Monument details

HER Number:2945/0/0
Type of record:Archaeology
Name:RAF Cranage Airfield


The World War II defences of the former Airfield at Raf Cranage are a Scheduled Monument. It has been divided up in to six areas. These are the Airfield Defence Head Quarters and Gun pit, three complete Pillboxes, one demolished Pillbox and an aircrew Sleeping Shelter.

The airfield was built as an aircraft storage facility shortly before the outbreak of World War II. By August 1940, it had become a Relief Landing Ground for No.5 Flying Training School. By November 1940 it was a school of Air Navigation with training using Avro Ansons. It remained there until 1944.

The No.96 (Night Fighter) Squadron was formed at Cranage flying Mk.1 Hurricanes in the air defence of Liverpool. Wellington bombers also operated from Cranage, being assembled at the nearby Vickers-Armstrong shadow factory and test flown from Cranage prior to delivery to their units. In 1941, 96 Squadron moved from Cranage to RAF Wrexham. During their stay at Cranage, concrete runways were requested but they were never built, Army track wire mesh and American Pierced Steel Planking (PSP) being used instead. In 1944 the USAF (14th Liaison Squadron) moved to Cranage in preparation for the D-Day landing. General George Patten visited Cranage in 1944 from his Headquarters at nearby Peover Hall. As the war drew to a close, flying at Cranage was reduced. . After the war the RAF used the base as a storage unit until 1954 when it was allocated to the USAF who stationed a number of non-flying units there. In 1957 the base was returned to the RAF and it was closed shortly afterwards.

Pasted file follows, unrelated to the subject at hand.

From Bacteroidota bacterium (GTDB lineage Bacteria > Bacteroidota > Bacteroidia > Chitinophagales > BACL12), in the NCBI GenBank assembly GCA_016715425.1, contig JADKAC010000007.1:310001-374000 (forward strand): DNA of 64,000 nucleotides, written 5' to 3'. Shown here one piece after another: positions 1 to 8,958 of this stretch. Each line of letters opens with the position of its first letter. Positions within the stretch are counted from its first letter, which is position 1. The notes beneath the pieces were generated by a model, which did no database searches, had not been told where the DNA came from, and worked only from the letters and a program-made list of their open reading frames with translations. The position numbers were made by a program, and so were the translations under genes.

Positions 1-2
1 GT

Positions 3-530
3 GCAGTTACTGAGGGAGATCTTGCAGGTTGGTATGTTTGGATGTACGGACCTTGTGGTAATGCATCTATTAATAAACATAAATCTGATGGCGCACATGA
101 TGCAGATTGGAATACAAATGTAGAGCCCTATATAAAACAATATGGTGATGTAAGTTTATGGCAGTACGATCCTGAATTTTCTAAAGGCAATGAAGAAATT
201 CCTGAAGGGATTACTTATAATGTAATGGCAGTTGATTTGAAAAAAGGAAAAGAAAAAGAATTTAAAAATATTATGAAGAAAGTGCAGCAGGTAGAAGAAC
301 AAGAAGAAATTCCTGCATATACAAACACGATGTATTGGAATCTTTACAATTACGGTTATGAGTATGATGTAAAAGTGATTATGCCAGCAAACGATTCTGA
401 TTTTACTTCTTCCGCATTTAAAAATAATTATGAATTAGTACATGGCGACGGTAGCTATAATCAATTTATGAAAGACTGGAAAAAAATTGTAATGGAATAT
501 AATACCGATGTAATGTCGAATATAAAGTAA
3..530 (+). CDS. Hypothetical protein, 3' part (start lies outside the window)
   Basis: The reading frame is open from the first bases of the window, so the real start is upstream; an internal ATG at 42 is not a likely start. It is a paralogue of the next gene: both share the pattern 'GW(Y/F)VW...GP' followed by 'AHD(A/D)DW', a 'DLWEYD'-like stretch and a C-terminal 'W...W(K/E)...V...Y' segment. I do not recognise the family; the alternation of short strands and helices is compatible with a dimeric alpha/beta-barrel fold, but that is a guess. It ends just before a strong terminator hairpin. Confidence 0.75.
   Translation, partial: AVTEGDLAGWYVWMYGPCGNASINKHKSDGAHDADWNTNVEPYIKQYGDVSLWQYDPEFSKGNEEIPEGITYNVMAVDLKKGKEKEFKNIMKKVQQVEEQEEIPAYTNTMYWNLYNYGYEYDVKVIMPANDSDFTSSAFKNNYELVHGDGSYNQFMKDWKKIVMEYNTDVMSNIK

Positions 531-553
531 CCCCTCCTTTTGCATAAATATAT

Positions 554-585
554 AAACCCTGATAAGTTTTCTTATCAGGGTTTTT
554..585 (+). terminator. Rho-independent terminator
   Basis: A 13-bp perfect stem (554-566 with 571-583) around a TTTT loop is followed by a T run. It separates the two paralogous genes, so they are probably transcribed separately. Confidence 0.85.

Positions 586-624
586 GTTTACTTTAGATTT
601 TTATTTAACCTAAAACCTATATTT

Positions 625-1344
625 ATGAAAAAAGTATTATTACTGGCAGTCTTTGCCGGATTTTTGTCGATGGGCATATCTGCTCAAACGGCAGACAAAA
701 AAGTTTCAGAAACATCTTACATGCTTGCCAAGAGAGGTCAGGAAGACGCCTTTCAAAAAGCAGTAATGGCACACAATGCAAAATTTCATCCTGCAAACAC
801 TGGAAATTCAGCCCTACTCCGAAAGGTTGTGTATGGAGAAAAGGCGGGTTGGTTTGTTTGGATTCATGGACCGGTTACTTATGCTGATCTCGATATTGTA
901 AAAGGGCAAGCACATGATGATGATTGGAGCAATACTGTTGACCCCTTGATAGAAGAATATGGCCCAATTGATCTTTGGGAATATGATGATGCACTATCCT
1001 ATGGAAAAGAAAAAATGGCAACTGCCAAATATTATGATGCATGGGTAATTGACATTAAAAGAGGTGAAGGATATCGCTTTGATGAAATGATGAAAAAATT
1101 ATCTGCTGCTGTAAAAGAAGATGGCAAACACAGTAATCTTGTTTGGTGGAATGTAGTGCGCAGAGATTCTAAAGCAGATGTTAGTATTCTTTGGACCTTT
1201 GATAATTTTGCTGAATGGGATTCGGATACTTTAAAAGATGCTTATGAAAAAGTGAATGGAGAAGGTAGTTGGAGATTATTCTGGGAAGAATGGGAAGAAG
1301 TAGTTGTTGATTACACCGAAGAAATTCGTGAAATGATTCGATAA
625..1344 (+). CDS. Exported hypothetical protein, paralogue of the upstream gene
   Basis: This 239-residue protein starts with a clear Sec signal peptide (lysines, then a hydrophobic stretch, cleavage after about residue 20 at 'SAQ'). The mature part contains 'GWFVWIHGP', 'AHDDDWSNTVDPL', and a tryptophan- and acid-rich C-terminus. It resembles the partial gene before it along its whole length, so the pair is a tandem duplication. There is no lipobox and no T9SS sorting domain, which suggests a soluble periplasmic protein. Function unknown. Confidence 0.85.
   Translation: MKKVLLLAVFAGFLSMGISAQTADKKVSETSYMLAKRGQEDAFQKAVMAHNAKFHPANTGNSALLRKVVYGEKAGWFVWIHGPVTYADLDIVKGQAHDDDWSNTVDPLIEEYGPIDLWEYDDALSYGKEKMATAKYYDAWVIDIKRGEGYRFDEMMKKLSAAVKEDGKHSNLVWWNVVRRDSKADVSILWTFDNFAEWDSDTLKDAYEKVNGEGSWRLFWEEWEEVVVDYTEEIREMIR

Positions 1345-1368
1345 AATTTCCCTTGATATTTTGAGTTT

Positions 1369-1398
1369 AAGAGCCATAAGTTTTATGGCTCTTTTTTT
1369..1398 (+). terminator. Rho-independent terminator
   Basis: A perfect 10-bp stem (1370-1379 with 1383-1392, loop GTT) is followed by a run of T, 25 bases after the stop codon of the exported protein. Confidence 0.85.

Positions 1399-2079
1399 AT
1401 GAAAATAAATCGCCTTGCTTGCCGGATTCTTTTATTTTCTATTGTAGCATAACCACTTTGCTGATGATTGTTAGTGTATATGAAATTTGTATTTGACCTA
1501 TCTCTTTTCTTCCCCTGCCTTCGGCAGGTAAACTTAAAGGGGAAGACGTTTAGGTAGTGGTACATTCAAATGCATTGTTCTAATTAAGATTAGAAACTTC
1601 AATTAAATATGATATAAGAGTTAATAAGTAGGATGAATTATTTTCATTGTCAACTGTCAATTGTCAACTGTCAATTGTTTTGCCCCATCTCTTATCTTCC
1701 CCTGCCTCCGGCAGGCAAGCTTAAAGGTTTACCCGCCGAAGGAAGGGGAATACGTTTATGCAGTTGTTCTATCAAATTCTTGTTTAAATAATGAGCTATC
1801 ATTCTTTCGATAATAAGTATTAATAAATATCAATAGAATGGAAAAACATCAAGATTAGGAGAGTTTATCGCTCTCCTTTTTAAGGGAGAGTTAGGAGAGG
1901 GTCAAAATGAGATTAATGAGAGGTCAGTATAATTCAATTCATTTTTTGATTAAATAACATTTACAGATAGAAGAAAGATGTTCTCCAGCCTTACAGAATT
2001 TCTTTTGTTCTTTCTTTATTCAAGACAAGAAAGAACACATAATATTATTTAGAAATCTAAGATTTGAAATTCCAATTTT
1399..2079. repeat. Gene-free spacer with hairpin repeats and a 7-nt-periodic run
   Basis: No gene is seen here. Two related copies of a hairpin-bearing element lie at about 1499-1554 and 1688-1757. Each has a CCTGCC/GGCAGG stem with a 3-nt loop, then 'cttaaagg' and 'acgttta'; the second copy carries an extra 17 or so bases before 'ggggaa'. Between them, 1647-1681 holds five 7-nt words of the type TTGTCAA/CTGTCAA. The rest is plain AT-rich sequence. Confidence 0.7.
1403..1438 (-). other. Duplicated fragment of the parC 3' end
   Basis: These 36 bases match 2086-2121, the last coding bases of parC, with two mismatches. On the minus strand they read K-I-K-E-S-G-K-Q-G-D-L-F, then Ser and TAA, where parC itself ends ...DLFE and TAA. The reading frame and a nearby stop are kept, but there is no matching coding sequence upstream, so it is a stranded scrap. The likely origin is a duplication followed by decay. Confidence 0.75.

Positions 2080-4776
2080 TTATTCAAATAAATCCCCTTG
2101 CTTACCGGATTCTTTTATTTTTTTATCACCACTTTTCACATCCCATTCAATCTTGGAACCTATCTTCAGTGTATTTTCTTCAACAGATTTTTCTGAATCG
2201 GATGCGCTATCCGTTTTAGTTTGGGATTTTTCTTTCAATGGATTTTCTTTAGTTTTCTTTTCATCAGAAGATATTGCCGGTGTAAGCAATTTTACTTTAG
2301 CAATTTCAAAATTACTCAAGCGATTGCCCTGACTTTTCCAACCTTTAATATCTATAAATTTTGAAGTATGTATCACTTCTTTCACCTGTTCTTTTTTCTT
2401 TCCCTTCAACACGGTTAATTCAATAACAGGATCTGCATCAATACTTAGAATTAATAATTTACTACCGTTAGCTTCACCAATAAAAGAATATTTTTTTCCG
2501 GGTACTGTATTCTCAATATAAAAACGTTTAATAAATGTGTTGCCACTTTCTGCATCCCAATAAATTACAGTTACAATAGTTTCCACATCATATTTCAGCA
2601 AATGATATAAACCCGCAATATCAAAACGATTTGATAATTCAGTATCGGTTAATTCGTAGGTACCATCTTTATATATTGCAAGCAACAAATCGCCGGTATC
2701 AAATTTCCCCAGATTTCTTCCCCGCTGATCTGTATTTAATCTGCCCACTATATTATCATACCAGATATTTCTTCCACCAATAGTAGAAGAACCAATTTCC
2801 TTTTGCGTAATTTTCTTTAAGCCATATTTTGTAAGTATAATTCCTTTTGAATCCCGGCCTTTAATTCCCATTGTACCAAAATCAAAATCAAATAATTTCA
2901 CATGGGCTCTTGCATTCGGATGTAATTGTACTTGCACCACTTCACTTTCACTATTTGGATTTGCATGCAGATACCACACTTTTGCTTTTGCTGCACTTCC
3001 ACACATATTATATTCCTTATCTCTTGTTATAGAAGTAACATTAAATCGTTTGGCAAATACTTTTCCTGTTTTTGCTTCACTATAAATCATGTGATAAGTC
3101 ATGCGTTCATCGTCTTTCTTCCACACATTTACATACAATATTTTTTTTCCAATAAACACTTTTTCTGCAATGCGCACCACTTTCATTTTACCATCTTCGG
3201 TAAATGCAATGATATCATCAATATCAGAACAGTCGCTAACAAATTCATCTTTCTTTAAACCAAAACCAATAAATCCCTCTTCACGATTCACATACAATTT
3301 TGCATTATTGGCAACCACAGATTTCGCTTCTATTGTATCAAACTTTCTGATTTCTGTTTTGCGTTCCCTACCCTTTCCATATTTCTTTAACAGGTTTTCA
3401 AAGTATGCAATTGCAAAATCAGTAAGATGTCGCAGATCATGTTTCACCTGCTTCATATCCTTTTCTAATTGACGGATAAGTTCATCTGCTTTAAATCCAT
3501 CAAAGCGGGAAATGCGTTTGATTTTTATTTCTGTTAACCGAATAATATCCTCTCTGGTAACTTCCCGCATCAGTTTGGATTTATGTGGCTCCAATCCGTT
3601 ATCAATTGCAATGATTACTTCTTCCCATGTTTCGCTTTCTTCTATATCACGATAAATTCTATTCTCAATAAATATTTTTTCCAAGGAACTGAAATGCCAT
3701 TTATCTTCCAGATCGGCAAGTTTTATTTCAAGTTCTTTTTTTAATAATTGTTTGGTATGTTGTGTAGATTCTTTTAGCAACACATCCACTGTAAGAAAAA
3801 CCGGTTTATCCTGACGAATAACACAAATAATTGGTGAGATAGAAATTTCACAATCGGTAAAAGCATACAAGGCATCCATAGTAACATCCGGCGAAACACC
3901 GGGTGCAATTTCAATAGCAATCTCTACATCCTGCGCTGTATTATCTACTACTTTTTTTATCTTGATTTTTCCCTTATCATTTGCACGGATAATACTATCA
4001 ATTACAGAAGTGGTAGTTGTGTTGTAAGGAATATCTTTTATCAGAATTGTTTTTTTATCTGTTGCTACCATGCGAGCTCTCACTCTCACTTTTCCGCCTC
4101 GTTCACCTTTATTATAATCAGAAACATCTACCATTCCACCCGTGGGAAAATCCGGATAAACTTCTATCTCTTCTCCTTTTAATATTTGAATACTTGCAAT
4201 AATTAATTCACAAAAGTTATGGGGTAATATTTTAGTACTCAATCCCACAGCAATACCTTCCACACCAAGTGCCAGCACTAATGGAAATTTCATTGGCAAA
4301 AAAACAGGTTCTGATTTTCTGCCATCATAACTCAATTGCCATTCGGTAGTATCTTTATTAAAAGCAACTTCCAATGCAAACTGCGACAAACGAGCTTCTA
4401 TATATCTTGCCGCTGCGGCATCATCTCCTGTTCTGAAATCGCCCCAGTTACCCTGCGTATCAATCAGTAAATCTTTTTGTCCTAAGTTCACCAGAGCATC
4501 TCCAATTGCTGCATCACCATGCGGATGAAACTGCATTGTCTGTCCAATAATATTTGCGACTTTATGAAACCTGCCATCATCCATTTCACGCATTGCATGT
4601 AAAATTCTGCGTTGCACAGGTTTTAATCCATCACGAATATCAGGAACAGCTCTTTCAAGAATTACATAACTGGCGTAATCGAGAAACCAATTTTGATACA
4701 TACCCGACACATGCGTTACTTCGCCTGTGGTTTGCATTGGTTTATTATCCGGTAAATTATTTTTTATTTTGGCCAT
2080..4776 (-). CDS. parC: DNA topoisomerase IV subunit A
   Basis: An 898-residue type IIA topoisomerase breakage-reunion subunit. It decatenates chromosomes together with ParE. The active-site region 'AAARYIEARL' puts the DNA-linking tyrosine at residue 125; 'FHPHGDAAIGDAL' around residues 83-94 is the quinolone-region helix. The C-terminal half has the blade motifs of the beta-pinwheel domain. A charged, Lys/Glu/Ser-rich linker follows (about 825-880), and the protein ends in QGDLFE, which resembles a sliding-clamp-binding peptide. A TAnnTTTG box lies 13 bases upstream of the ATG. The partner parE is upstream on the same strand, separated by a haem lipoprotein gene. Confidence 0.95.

Monument Types

  • MILITARY AIRFIELD (Second World War - 1939 AD to 1945 AD)
Protected Status:Scheduled Monument 1020762: World War II Defences Of The Former Airfield Of Raf Cranage

Cheshire East Council and Cheshire West & Chester Council - Working in Partnership
Heritage Lottery Fund